April 1, 2008

Audi, BMW, Lexus and Mercedes-Benz: Three Lessons From The Salespeople

I've been mulling over what to do when the lease on my BMW ends. As you know, I couldn't find my previous salesperson from last time. I've visited dealerships selling Audi, BMW, Lexus and Mercedes-Benz. The salespeople are among the best. Here are three lessons for advisors in financial services
  1. Understand your client
  2. Cut the clutter
  3. Stand apart
Understand Your Client
Not a single car advisor took the time to truly understand my needs and wants. Performance or comfort? Buy or lease? Roomy or easy to park? Gas guzzler or friend of the environment?

They took the easy escape, talking about the product features. Two even gave instructions on how to tune the radio --- which is no longer easy --- before the test drive (during which I turned the radio off). Would you buy a car because of the radio?

Cut The Clutter
There was a tendency to provide useless data such as
  • BMW makes more types of engines than anyone else [so what?]
  • Audi has the lowest residual values [44% after 3 years on an A6 vs 54% on a BMW 5-series or 59% on a Mercedes E-class] because they are more realistic [which leads to the highest lease rates and loses sales!?!]
  • confusing technical details comparing All Wheel Drive systems among manufacturers
  • Lexus offered complicated lease options with extra lump sum deposits before I had finished test driving vehicles from other manufacturers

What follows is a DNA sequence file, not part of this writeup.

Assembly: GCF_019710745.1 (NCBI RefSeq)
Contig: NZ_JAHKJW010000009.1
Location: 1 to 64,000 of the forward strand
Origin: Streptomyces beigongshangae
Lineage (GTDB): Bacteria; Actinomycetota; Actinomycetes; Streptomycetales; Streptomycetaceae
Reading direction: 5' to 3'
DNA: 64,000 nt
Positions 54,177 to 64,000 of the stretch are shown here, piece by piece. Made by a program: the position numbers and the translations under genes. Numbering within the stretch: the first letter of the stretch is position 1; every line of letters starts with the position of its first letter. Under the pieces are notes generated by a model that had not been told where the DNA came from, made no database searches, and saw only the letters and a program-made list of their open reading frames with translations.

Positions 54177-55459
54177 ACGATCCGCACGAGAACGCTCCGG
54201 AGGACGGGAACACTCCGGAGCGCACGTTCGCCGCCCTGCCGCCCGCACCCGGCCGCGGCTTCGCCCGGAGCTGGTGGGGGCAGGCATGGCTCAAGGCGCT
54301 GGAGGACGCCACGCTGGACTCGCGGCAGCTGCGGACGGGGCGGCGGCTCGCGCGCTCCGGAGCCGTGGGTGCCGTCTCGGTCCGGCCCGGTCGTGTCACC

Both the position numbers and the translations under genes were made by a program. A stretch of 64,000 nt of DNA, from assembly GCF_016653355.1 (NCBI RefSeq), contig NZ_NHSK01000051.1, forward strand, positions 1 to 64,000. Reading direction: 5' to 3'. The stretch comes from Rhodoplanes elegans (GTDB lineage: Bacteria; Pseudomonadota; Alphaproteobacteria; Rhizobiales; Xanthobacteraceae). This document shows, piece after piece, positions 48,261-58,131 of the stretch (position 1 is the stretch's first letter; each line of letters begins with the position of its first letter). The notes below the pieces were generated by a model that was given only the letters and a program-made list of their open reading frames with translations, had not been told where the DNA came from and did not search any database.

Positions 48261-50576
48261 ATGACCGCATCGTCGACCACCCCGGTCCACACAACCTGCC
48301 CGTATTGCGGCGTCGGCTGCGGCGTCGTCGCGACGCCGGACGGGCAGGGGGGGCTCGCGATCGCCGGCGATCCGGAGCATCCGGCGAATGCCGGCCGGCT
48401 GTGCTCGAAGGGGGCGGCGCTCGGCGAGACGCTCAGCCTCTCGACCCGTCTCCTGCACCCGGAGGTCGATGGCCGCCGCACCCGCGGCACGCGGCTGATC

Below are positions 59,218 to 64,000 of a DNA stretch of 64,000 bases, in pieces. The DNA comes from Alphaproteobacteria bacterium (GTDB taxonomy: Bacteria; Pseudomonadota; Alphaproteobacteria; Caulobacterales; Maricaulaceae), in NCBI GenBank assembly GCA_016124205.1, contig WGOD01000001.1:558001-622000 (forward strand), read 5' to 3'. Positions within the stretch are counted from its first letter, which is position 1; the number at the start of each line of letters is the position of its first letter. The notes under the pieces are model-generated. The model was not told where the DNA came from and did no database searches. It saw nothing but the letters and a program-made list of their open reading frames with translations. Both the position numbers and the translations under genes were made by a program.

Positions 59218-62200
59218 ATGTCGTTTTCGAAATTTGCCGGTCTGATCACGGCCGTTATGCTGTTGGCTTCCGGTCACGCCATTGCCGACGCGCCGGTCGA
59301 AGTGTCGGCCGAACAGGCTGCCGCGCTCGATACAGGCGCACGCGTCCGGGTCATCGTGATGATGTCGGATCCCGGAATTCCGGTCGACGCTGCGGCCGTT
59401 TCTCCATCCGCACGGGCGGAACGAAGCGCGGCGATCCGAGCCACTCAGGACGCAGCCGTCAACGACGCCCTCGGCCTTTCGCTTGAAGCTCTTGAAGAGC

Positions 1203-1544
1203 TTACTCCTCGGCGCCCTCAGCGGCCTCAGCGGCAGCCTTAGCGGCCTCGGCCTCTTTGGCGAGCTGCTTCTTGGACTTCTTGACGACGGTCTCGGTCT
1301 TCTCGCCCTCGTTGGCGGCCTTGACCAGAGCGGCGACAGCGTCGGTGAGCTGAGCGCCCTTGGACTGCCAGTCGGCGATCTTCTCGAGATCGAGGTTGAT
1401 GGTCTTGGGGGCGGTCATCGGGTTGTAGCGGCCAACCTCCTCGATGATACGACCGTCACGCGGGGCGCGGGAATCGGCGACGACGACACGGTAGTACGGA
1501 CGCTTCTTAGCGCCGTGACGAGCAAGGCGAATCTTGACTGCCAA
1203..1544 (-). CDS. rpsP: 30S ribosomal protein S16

Simple is hard. Maybe we overload our clients too.

Stand Apart
Highend cars cost megadollars but dealerships pinch pennies. Audi didn't print a lease quote and only gave a rough (uncompetitive) verbal estimate. At BMW, the printer didn't work on the first visit or even three weeks later, but the sales rep wrote down the key figures. They had an X5 in the showroom but not to test drive. In contrast, Lexus took a GS out of the showroom.

The exception was Mercedes-Benz, which runs their own dealerships. This is a huge competitive advantage. The facility was spacious and impressive --- a great first impression. At the reception desk, I said I was interested in the E-Class and immediately got a thick glossy booklet. The sales rep offered me coffee (which I declined) and then cappuccino (which I accepted). He also asked for my business card (following proper business card etiquette) and drivers license. When we sat down, he started entering my contact information while I reviewed sections he pointed out in the booklet.

No other dealership offered
These little things make a lasting impression. In financial services, I still see advisors who don't use colour printers, nice paper or nice bindings (e.g., folders or binders). A shiny new car communicates eloquently but insurance is intangible, a promise on a piece of paper. Doesn't that demand high quality handouts to help show that you're good --- especially if your firm isn't a household name?

The overall experience was disappointing. And this is before the dreaded negotiation process. Do our clients fare any better at our hands?

Update: The car purchase: recovering from bad service

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